Wal-Mart Stores, struggling to translate its brick-and-mortar success to the Web, is using free software named after a stuffed elephant to help it gain an edge on Amazon.com in the $165.4 billion U.S. e-commerce market.
With its online sales less than a fifth of Amazon’s last year, Wal-Mart executives have turned to software called Hadoop that helps businesses quickly and cheaply sift through terabytes or even petabytes of Twitter posts, Facebook updates, and other so-called unstructured data. Hadoop, which is customizable and available free online, was created to analyze raw information better than traditional databases like those from Oracle.
“When the amount of data in the world increases at an exponential rate, analyzing that data and producing intelligence from it becomes very important,” says Anand Rajaraman, senior vice-president of global e-commerce at Wal-Mart and head of @WalmartLabs, the retailer’s division charged with improving its use of the Web.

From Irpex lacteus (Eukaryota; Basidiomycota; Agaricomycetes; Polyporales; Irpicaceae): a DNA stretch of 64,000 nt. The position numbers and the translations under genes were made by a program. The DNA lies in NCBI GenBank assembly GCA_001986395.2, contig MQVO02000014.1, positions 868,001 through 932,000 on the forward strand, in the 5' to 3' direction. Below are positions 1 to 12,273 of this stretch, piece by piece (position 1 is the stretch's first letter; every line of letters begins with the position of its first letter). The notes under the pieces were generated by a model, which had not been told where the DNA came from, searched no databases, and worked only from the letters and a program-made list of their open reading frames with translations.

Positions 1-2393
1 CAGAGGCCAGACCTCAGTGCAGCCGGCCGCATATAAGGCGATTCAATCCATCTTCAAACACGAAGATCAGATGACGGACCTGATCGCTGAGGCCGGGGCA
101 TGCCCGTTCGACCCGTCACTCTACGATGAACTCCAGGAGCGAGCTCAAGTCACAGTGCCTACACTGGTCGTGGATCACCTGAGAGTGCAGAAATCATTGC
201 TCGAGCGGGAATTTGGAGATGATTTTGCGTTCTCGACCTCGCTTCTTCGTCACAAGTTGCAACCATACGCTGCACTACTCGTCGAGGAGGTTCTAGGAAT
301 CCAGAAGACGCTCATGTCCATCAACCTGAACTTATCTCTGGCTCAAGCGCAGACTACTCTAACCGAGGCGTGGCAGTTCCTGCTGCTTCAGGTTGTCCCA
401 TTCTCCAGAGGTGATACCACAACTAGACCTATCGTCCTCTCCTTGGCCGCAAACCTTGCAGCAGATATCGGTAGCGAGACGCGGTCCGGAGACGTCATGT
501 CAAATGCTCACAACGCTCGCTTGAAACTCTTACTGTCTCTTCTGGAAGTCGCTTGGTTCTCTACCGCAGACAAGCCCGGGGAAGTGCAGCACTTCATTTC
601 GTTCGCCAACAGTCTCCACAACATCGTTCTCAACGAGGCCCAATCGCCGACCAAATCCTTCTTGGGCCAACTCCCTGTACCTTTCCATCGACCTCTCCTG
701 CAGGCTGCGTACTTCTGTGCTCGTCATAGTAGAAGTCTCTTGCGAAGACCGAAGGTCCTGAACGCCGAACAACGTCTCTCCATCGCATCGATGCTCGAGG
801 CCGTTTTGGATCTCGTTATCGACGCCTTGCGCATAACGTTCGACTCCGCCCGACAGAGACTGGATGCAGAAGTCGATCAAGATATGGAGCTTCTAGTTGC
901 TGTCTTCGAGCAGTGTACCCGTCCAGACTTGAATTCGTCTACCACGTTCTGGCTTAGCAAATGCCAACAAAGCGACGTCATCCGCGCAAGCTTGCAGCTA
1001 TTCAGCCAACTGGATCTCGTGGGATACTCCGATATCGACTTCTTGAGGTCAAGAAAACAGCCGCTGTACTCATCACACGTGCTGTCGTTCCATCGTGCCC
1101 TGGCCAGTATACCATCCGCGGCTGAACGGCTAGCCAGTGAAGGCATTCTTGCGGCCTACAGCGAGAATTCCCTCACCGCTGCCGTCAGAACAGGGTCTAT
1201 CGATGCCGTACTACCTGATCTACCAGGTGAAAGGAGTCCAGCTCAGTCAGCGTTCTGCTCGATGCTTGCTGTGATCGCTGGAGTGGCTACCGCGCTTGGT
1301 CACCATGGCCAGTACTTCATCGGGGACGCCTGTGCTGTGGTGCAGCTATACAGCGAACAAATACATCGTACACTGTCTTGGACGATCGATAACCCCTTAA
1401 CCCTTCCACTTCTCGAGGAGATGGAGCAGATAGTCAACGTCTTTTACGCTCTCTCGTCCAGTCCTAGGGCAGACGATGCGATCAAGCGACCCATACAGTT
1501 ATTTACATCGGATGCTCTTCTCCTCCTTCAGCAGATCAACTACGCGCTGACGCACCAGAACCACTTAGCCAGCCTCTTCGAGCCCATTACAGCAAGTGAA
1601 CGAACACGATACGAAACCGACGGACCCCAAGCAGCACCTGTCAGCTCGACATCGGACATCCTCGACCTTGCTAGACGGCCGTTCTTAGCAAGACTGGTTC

And then read this story from yesterday:
Delayed tax refunds in large part contributed to the slow start of the fiscal year, Wal-Mart U.S. Chief Executive Bill Simon said. At this time last year, Wal-Mart had cashed $3 billion in tax-refund and refund-anticipation checks, he said. It has cashed just $1.7 billion this year.
Some of that tax money is typically spent around Super Bowl time for television sets. Now, the retailer doesn't know how the money will be spent, Mr. Simon said.
Isn’t that a classic problem to be solved using Big Data. I would have thought that with as easy problem statements as “What did our customers do when their tax refunds were delayed?” or “what did they do when they did not buy TVs around Super Bowl”, and with history as old as Walmart’s, it would be easy to figure out customer behavior.
Apparently it’s not.
Or is there more than what meets the eye?